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Radiology. 1994 Feb;190(2):475-8.

Abdominal diffusion mapping with use of a whole-body echo-planar system.

Author information

1
Department of Radiology, Harvard Medical School, Boston, MA.

Abstract

PURPOSE:

To measure apparent diffusion coefficients (ADCs) of water in liver, spleen, kidney, and muscle.

MATERIALS AND METHODS:

Ten volunteers (seven women and three men, aged 19-31 years [mean, 24 years]) and nine patients (five women and four men, aged 49-70 years [mean, 62 years]) (liver cyst, n = 3; liver hemangioma, n = 3; liver cirrhosis, n = 2; hepatocellular carcinoma, n = 1; and liver metastasis, n = 1) underwent magnetic resonance (MR) imaging. A stimulated-echo acquisition mode (STEAM)-type excitation and echo-planar imaging (EPI) readout was used in a 1.5-T echo-planar MR imaging system.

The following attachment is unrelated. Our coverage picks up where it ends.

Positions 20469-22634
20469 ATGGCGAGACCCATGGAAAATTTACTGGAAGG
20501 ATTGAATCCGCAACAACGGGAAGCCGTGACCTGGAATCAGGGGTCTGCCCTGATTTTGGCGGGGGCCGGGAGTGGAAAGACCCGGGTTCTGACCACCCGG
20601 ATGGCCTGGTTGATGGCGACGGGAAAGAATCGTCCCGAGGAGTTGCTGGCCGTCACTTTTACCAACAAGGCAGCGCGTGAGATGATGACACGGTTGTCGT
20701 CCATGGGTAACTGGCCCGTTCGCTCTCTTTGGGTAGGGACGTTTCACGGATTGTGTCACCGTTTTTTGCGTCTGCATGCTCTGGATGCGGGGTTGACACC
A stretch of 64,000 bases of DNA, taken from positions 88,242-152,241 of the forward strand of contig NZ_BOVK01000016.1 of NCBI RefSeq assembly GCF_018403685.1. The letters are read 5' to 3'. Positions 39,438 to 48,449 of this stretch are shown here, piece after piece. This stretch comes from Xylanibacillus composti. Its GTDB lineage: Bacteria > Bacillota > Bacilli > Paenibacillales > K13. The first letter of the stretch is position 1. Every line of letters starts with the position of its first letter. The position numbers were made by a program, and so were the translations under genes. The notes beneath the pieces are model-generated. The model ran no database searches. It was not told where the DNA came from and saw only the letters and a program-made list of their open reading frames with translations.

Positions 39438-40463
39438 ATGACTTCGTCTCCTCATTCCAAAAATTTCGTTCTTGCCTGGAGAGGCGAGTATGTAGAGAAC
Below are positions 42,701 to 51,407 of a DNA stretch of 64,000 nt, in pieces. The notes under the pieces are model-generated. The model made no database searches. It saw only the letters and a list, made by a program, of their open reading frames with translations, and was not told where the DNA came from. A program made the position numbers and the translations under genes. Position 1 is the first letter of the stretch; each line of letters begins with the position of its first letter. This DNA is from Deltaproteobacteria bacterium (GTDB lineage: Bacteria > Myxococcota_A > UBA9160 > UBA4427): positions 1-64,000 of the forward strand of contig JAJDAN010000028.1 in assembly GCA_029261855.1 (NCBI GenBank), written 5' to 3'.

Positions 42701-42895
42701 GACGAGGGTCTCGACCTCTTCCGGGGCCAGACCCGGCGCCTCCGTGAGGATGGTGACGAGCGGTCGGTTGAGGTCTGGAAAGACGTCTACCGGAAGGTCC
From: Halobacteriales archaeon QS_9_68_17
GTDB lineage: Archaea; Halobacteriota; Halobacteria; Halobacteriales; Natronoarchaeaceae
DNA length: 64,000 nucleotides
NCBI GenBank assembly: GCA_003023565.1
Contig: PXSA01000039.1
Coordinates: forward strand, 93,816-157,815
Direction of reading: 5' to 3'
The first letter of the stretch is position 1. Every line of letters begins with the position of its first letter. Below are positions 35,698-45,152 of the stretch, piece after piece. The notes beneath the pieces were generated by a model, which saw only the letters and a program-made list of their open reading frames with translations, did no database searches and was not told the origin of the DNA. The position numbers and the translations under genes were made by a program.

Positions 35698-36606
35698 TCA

RESULTS:

ADCs measured in volunteers were liver, 1.39 x 10(-3) mm2/sec +/- 0.16; spleen, 0.95 x 10(-3) mm2/sec +/- 0.15; muscle, 1.99 x 10(-3) mm2/sec +/- 0.16; and kidney, 3.54 x 10(-3) mm2/sec +/- 0.47 (mean +/- standard deviation). Distinctive ADC values were found in organs with abnormalities. ADCs in patients with hepatic disease included liver cysts, 3.9-5.3; liver hemangiomas, 2.0-2.8; liver metastases from an islet cell tumor, 1.2; hepatocellular carcinoma, 1.7; and liver cirrhosis, 0.9-1.2 x 10(-3) mm2/sec.

CONCLUSION:

In vivo diffusion measurements of abdominal organs obtained with MR imaging may prove helpful in the identification and classification of abdominal disease.

[Indexed for MEDLINE]

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